Understanding influences on physical activity participation by older adults: A qualitative study of community-dwelling older adults from the Hertfordshire Cohort Study, UK.
Zhang J., Bloom I., Dennison EM., Ward KA., Robinson SM., Barker M., Cooper C., Lawrence W.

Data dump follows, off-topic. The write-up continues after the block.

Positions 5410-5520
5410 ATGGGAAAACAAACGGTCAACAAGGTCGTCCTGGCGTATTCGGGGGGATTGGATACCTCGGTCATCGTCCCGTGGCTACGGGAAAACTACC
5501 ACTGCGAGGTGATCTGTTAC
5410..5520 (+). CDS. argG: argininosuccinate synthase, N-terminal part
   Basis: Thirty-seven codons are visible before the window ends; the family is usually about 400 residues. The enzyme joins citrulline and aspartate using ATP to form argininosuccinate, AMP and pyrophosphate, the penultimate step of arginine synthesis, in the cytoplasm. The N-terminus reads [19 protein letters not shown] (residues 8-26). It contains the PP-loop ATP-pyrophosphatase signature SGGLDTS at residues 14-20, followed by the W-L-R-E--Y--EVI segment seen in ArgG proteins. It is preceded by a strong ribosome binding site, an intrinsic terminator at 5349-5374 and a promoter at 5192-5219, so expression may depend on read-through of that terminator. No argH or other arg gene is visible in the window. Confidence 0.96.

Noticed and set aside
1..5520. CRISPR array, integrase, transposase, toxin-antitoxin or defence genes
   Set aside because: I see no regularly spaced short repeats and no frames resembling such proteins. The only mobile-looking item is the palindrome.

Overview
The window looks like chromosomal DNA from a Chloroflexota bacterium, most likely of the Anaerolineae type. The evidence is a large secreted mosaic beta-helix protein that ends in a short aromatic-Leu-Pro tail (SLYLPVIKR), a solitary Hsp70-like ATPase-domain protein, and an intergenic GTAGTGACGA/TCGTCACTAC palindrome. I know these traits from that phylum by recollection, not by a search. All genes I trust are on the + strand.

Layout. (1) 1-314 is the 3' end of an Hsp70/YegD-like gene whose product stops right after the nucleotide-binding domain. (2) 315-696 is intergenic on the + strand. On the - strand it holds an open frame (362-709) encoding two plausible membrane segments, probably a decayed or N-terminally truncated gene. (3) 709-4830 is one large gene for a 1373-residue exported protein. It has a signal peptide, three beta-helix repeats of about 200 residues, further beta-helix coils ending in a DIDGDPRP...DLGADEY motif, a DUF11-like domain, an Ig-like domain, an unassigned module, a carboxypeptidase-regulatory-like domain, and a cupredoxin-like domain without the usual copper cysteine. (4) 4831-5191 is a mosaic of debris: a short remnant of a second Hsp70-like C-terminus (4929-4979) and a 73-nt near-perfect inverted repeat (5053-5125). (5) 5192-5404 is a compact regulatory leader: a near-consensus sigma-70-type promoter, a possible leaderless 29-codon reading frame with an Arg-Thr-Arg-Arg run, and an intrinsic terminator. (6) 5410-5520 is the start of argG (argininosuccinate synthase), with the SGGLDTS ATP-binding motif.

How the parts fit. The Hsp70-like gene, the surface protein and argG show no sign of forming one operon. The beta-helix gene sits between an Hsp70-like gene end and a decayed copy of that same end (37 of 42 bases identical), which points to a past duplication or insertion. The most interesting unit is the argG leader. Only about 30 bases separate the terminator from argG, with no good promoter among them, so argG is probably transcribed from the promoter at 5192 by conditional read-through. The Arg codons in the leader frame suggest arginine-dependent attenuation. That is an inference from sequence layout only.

BACKGROUND: The health benefits of physical activity (PA) participation in later life are widely recognised. Understanding factors that can influence the participation of community-dwelling older adults in PA is crucial in an ageing society. This will be paramount in aiding the design of future interventions to effectively promote PA in this population. The main aim of this qualitative study was to explore influences on PA among community-dwelling older people, and the secondary aim was to explore gender differences. METHODS: Qualitative data were collected in 2014 by conducting focus group discussions using a semi-structured discussion guide with older people resident in Hertfordshire, UK. Discussions were audio-recorded, transcribed verbatim and transcripts analysed thematically. RESULTS: Ninety-two participants were recruited to the study (47% women; 74-83 years) and a total of 11 focus groups were conducted. Findings indicated six themes that appeared to affect older adults' participation in PA: past life experiences; significant life events; getting older; PA environment; psychological/personal factors; and social capital. Overall, the findings emphasised the role of modifiable factors, namely psychological factors (such as self-efficacy, motivation, outcome expectancy) and social factors (such as social support and social engagement). These factors exerted their own influence on physical activity participation, but also appeared to mediate the effect of other largely non-modifiable background and ageing-related factors on participants' engagement with PA in later life. CONCLUSION: In view of these findings, intervention designers could usefully work with behavioural scientists for insight as to how to enhance psychological and social factors in older adults. Our data suggest that interventions that aim to build self-efficacy, motivation and social networks have the potential to indirectly promote PA participation in older adults. This would be best achieved by developing physical activity interventions through working with participants in an empowering and engaging way.